#Lest We Forget

Today is a day of reflection and commemoration (not celebration) for many Australians. We do this in different ways. The marches and speeches and so on are one way. I saw another way via Facebook last night, when the floodlights of the MCG were off and thousands of people stood in silence for a minute – you could only see the light of their phones, across the ground.

The link I’ve embedded below is another. We should remember those who fought and died as well as those who returned home wounded in body and spirit.

https://www.facebook.com/plugins/post.php?href=https%3A%2F%2Fwww.facebook.com%2Funcannyannieblog%2Fposts%2F1339439599436336&width=500

It’s also worth reflecting that the first ANZAC Day – the landing at Gallipoli – was 102 years ago and was part of a war they’d called “the war to end all wars”. Yet so many more have followed…

As said by Costa A here:

“ANZAC Day is about remembering how awful war is, how many Aussies died because of it, how many Aussies were brave enough to put themselves in harm’s way to protect us, and how – out of respect for all of this – we have to work as hard as we can to avoid the need for future wars. This means combating climate change, not taking the bait of dickhead Islamic extremists, and learning from our (Iraq, Vietnam) mistakes. Having a big strong tough-as-fuck army is important too. But it’s a Plan B we wanna have to use as little as possible. #lestweforget “

 

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WT&TT: Scalzi’s Thoughts on Utopias

See this link. Last week, John Scalzi (sci-fi author) had his annual “Reader Request Week”, where people send in questions they’d like to hear him answer. He then answers these. 

I’m sharing this one because I find the idea of utopia interesting to explore…in part because it seems so challenging to do, given the amount of times that a supposed utopia turns out to be a dystopia instead. Obviously I need to get my hands on the series referenced here – “The Culture”, by Iain M. Banks. Hmm. 

Who Really Inhabits the Refugee Activism Space?

Every day, it seems, there are things going on in the world that are just plain awful. I glance at them and pick a few to get properly worked up about. Then I take action about those things in some way – like going to the Palm Sunday rally. It was blooming cold and a little wet, though luckily most of the wet had occurred the day before. Still, there was plenty of people there – some reports said 5,000. We listened to the speakers – of different faiths and backgrounds, young and old, male and female – give witness to the truths as they saw them. Including one articulate woman, Idil Ali, who had the courage to speak truths to the power of a dominant force in the refugee movement, the Action Collective. She’s part of RISE – Refugees, Survivors and Ex-Detainees, a group that is run by refugees, for refugees. Why aren’t they more mainstream I wonder? Is it because they don’t quite fit the narrative that other “mainstream” activist groups want to send?

See video here: https://www.facebook.com/plugins/video.php?href=https%3A%2F%2Fwww.facebook.com%2FRefugeesSurvivorsAndExdetainees%2Fvideos%2F1613517298688403%2F&show_text=1&width=560

At all of these rallies, the dominant presence are the loud, sometimes confrontational, people from the Refugee Action Collective or Network. There are other groups too – I need to do some investigation at some point into how the groups are connected.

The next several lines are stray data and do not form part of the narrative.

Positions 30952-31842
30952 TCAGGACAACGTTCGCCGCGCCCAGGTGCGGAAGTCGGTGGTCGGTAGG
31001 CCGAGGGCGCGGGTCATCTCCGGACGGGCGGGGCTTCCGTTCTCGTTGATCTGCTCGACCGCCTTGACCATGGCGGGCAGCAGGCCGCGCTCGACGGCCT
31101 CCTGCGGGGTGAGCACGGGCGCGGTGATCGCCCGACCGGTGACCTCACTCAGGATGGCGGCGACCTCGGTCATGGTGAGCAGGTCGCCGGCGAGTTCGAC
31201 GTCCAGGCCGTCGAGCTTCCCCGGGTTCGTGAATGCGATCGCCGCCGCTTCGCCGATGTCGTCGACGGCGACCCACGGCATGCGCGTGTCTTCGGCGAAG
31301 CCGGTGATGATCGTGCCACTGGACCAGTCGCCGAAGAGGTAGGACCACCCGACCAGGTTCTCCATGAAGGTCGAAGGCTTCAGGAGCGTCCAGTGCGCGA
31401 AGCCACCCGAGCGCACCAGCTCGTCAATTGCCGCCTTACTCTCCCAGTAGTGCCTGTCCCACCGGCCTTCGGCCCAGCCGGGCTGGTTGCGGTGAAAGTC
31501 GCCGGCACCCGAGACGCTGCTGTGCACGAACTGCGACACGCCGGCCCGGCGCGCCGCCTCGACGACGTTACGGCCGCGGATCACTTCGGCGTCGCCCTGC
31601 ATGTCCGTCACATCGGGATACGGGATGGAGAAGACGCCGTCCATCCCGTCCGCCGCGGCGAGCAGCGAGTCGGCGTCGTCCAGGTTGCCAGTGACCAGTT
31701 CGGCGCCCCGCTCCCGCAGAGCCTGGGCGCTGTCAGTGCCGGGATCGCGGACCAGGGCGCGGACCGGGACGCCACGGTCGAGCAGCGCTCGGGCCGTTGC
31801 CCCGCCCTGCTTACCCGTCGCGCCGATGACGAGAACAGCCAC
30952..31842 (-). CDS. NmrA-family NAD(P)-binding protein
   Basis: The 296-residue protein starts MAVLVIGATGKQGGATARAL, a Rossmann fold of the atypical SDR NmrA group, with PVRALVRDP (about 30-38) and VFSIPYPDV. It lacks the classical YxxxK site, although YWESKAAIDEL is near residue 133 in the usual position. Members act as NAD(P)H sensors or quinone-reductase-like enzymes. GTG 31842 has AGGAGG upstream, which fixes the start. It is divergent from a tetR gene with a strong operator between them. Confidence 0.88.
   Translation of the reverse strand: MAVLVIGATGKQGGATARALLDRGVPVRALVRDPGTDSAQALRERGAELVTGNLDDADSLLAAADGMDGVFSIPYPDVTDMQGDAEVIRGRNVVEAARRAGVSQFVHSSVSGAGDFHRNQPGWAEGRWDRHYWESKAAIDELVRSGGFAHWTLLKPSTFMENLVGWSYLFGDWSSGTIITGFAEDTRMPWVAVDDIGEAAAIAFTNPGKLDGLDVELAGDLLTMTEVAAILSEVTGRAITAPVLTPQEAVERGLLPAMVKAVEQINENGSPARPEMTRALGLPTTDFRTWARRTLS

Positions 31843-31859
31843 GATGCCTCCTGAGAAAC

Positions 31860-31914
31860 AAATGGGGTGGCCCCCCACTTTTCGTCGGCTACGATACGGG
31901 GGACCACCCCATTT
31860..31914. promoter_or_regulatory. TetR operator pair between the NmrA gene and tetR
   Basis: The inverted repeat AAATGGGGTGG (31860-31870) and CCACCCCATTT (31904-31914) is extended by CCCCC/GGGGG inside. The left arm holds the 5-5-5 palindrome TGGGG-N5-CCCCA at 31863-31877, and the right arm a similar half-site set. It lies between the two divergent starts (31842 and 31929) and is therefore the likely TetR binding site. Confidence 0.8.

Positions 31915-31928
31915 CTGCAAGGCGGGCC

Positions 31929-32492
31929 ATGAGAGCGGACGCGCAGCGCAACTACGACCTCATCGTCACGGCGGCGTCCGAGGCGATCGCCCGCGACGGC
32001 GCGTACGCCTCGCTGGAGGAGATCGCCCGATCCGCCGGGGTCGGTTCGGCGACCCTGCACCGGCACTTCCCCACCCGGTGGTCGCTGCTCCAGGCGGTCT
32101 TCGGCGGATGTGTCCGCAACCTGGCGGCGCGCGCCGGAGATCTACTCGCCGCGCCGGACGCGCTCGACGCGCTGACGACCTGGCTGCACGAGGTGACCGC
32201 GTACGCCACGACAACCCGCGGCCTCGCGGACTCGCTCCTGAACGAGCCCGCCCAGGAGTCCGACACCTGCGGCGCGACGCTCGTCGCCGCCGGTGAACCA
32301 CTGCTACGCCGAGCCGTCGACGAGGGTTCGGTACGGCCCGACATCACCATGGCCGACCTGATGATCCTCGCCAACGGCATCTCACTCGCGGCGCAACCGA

In the lead-up to Sunday’s rally there was some friction – as mentioned in the video I think. It’s reminded me that we all need to be critical thinkers as activists, to make sure that the cause we’re fighting for is what we really think it should be.

I have a little motto for these things that I was given last year after hearing from a good speaker. Solidary and allyship, three bits of advice = 1. don’t be a dickhead – it’s their space/agenda/issue, not “yours”; 2. respect the main people affected by l-i-s-t-e-n-ing and following their lead in actions; 3. remember that issues are all connected (i.e. climate change issues are connected to refugee issues are connected to land rights issues and so on). Or, as RISE say, “Nothing About Us Without Us”.

A failure to listen properly has caused hurt here. But if that’s acknowledged and the wake-up call is heeded, things can improve.

There were some really good messages during the speeches. A moment that touched me was when one speaker asked us all to make hearts with our hands as she took a photo to send back to Nauru, to show those waiting in limbo that we’re still here, still pushing for change, still wanting to bring them here with us. Pressure is key – things are shifting. we can keep building momentum. Four years in limbo is far too long – let’s create change.

 

 

WT&TT: The New Relevance of the Fantasy Novel (Reblog)

Excellent thoughts from author Betsy Dornbusch, coming to you via a guest post on Chuck Wendig’s blog.

http://terribleminds.com/ramble/2017/02/24/betsy-dornbusch-the-new-relevance-of-the-fantasy-novel/

“BETSY DORNBUSCH: THE NEW RELEVANCE OF THE FANTASY NOVEL

These are weird days for the country — hell, the world — and I think as writers it behooves us to look at our place and what our work means or can mean in the context of this changing landscape. Betsy had some thoughts in that direction, so here she is to talk about it:

* * *

A few years ago I wrote a book called The Silver Scar. I’ve been joking since it sold if He-Who-Must-Not-Be-Named got elected, at least Alt-America would be awesome publicity for my future thriller featuring a pagan eco-terrorist and a Christian soldier trying to stop a crusade in a balkanized United States run by martial neo-Christian Churches. Alas, Scar doesn’t come out until 2018, so it’ll have to wait for its big promotional moment in the sun, which at the rate the EPA plans to roll back its regulations might be burning much hotter by then.

But I have another book out February 21, the conclusion to my Seven Eyes trilogy, called Enemy. It’s about this chronically depressed prince who suffers a coup by an upstart, spoiled lord and then has to find his missing queen, figure out how to live with magic that blinds him, and fight a foreign invasion. Cheerful stuff, right?”

Read mmore by clicking on the link above.

Mushroom Gravy (with Roo Skewers)

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Finally got around to writing this recipe up…

The other night I had some kangaroo skewers and a heap of mushrooms, ready to be used. I’d heard about mushroom gravy before, so I decided to give it a go myself.